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    Instead of using a isolation valve a full port valve separate, could I use these valves on the wet return? Or should I still use an isolation valve separately?

    https://www.supplyhouse.com/Webstone-40613-3-4-Pro-Pal-Full-Port-Forged-Brass-Ball-Valve-w-Hi-Flow-Hose-Drain-Reversible-Handle
  • JUGHNE
    JUGHNE Member Posts: 11,075
    edited October 2021
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    If you use the swing 90's to get slope for drain back, then you can point that horizontal pipe in any direction.
    This may allow you more height if you can run that pipe parallel to the floor joists.
    IMO, the taller the riser from the old tee would give you the most protection from water slugs (if any).
    Then tall risers to each vent, this helps keep their feet dry.

    If you try that flush method, please let us know how it works out.
    Personally I have not tried it for wet returns but in other applications it has worked.

    If the wet return was seriously plugged then water might back up into the other drop.
    You could even use a hose wye and do both at the same time.
    Once you got some flow, I would let the water run for some time until clear.
    fxrgrunt
  • fxrgrunt
    fxrgrunt Member Posts: 157
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    Question. How difficult do you think it would be to remove that old bushing off the T so I could get rid of all the couplings and run a straight 1/2" riser before the swing joint to the main vents? Any recommendations on getting it off without breaking or stripping the T it is sitting in?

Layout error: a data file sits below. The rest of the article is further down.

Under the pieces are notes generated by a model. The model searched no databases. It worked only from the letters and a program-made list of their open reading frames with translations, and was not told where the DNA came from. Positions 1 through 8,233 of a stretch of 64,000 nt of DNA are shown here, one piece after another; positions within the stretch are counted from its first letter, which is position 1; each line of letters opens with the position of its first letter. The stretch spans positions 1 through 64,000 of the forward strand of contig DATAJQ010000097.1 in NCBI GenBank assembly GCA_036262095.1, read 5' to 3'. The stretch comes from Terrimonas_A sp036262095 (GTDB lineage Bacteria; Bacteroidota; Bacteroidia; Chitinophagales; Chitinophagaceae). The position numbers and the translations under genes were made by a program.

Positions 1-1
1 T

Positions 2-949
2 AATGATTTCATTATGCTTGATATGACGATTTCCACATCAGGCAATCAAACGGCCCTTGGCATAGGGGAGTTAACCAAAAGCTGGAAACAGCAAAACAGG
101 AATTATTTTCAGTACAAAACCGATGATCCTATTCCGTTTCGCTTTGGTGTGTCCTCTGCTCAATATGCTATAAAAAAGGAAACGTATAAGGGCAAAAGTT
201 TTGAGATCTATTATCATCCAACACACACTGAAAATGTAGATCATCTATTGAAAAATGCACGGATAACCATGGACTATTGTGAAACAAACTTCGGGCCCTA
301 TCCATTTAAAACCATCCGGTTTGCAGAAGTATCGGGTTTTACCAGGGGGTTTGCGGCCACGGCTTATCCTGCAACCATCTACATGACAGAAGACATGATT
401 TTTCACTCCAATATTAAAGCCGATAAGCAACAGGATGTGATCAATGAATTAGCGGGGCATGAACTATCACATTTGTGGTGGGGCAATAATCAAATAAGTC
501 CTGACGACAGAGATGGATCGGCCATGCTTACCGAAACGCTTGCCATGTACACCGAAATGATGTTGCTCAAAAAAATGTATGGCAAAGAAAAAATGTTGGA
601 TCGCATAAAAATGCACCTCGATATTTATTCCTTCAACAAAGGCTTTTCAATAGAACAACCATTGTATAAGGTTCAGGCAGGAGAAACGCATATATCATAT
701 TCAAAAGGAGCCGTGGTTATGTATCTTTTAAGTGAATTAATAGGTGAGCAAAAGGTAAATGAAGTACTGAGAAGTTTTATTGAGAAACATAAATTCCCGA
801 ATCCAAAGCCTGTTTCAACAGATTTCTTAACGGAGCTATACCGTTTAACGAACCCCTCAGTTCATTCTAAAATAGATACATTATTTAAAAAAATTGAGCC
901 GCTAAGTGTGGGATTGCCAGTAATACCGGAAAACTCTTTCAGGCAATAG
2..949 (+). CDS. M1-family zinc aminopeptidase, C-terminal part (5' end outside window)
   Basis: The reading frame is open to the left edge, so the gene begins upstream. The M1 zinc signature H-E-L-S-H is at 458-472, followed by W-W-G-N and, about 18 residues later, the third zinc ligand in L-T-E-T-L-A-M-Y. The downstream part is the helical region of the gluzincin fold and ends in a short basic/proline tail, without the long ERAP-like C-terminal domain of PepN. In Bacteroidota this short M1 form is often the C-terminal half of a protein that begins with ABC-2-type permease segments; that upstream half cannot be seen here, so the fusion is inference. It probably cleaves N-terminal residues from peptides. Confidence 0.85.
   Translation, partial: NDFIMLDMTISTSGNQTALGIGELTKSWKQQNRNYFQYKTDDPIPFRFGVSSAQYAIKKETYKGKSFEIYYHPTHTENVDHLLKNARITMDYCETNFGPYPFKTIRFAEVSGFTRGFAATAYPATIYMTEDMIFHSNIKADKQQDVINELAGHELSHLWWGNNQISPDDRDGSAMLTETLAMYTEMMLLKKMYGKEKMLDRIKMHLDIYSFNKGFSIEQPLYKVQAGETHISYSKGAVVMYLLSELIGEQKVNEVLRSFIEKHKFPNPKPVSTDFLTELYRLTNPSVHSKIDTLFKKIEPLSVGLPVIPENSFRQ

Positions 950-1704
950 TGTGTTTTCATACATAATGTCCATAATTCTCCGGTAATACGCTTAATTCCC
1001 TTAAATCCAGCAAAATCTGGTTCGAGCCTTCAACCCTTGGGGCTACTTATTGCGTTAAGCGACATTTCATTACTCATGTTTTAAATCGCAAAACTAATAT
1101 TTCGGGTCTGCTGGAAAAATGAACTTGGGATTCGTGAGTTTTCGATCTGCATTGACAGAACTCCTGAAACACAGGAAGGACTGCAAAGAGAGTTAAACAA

• JUGHNE
    JUGHNE Member Posts: 11,075
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    Many applications of PB blaster or Kroil spray.
    A little rapping on the bushing....not much on the cast iron tee.

    I would leave the nipple in the bushing when trying to unscrew the bushing.
    Without the nipple sometimes the bushing can egg shape and be wedged inside.

    Two big wrenches.

    Or after soaking and rapping... and if you have a 6 point impact socket just the right size, it may come out that way with maybe a 1/2" impact driver.
    fxrgrunt
  • fxrgrunt
    fxrgrunt Member Posts: 157
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    JUGHNE said:

    Many applications of PB blaster or Kroil spray.
    A little rapping on the bushing....not much on the cast iron tee.

    I would leave the nipple in the bushing when trying to unscrew the bushing.
    Without the nipple sometimes the bushing can egg shape and be wedged inside.

    Two big wrenches.

    Or after soaking and rapping... and if you have a 6 point impact socket just the right size, it may come out that way with maybe a 1/2" impact driver.

    I do like the idea of using the impact driver because it wont put the pressure on the fittings that two giant wrenches will. Would there be a chance of the impact driver cracking the T or anything like that with the multiple impacts while its loosening?
  • fxrgrunt
    fxrgrunt Member Posts: 157
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    Also, if not the impact driver, you think a 36" wrench is long enough or should I get longer? @JUGHNE
  • JUGHNE
    JUGHNE Member Posts: 11,075
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    When I used an impact driver on what could be a tough cookie, I also use a back up wrench just in case.
    But a 36" needs to not slip and apply equal leverage for back up on the tee.
    fxrgrunt
  • fxrgrunt
    fxrgrunt Member Posts: 157
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    @JUGHNE @EBEBRATT-Ed in regards to the wet return, could I use these valves vs having an isolation valve and hose bib separate? Just put one of these on each end of my wet return to clean it out?


  • fxrgrunt
    fxrgrunt Member Posts: 157
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    Anyone know anything about these valves?